Tuesday, July 19, 2011

Humanitarian caravan defies U.S. embargo of Cuba

Tomorrow, more than 100 US, Canadian and European citizens will cross the US border into Mexico on route to Cuba where they will deliver 100 tons of humanitarian aid--in defiance of the US trade and travel blockade.

"Love is our License," says the group, as nothing they carry is sanctioned by the U.S. government. 
One of several buses to be donated to Cuba.
They transport everything from computers to pencils, from hammers to plumbing pipes, from medications to portable solar panels. The Caravan, after traversing the US on 13 different routes visiting 130 US and Canadian cities, today is loading donated aid items into trucks and buses in McAllen, Texas, in preparation for the July 20th border challenge.

Today all the aid and 14 brightly painted vehicles, including school buses to be donated to Cuba, are on display in McAllen, Texas.  Representatives of Pastors for Peace, caravan sponsor, explain why caravan participants are committing this act of civil disobedience and what participants will experience in Cuba. The caravan does not request a license to travel to Cuba.

The US government requirement of a license to travel to Cuba “restricts our ability to act as friends and neighbors with the people of Cuba. This violates our freedom of religious expression, political thought, association and travel. We seek to end these licenses – LOVE is our license,” according to IFCO board president Rev. Thomas E. Smith.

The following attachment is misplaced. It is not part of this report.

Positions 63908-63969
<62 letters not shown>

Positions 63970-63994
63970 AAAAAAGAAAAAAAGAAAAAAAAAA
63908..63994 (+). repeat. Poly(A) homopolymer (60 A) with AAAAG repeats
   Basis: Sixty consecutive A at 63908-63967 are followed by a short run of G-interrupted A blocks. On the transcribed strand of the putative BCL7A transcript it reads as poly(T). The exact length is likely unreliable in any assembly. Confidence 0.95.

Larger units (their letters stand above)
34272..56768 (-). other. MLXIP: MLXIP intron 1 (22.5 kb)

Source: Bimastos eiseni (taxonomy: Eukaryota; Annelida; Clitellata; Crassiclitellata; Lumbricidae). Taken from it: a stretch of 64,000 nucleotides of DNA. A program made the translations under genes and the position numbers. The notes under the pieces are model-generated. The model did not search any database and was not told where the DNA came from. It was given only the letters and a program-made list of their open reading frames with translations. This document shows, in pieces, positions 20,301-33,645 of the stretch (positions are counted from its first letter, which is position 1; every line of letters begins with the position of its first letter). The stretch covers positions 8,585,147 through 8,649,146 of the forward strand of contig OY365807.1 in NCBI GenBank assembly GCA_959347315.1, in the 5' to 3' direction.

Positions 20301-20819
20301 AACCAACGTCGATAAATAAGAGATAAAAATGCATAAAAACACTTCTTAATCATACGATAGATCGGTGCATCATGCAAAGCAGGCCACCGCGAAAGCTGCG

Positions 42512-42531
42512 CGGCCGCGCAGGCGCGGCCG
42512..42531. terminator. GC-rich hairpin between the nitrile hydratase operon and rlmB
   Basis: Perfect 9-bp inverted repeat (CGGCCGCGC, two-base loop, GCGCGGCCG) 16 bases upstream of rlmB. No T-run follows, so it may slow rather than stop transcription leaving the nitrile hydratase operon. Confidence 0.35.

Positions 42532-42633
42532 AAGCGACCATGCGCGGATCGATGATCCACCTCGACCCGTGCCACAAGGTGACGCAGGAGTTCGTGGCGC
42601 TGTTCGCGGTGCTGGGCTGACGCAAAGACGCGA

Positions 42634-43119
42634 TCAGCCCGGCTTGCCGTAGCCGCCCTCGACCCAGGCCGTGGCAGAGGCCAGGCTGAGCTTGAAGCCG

“The inhumane and indefensible US blockade against Cuba targets everyone in Cuba, from cancer patients who cannot obtain live-saving medications, to children whose schools have a shortage of pencils” stated IFCO's acting co-director Ellen Bernstein.  

“The effects of this cruel blockade are not only felt in Cuba, but also here in the US:  In a time when jobs and the economy are key, we are losing out on opportunities to trade with our neighbors only 90 miles away.”

Caravan participants will see Cuba for themselves, participating in an educational and cultural-sharing program that will focus on the achievements of Cuba's young people. The daily lives and experiences of Cuban youth will highlight the program, which also includes visits to organic gardens, health centers, urban and rural communities and schools. The caravan will also attend the graduation of 20 more US students from the Latin American School of Medicine, Cuba's full-scholarship program to train doctors for under-served communities.

This year's caravan travels as a tribute to the life and spirit of Rev. Lucius Walker, Jr., founding director of IFCO/Pastors for Peace, who for 20 years gave prophetic and visionary leadership to the organization's caravans to Cuba in defiance of the US blockade. Rev. Walker died peacefully in September 2010.

Pastors for Peace is a project of IFCO which has worked for racial, social, and economic justice since 1967.
For more about events and route stops, updates and photos from the road visit the website.  
You can also follow the caravan on Facebook .

Nancy Kohn explains the group's motivations in her own words:

1 comment:

Suzassippi said...

We had the opportunity to host PfP many times when I was living in Texas. I met the most amazing people over the years.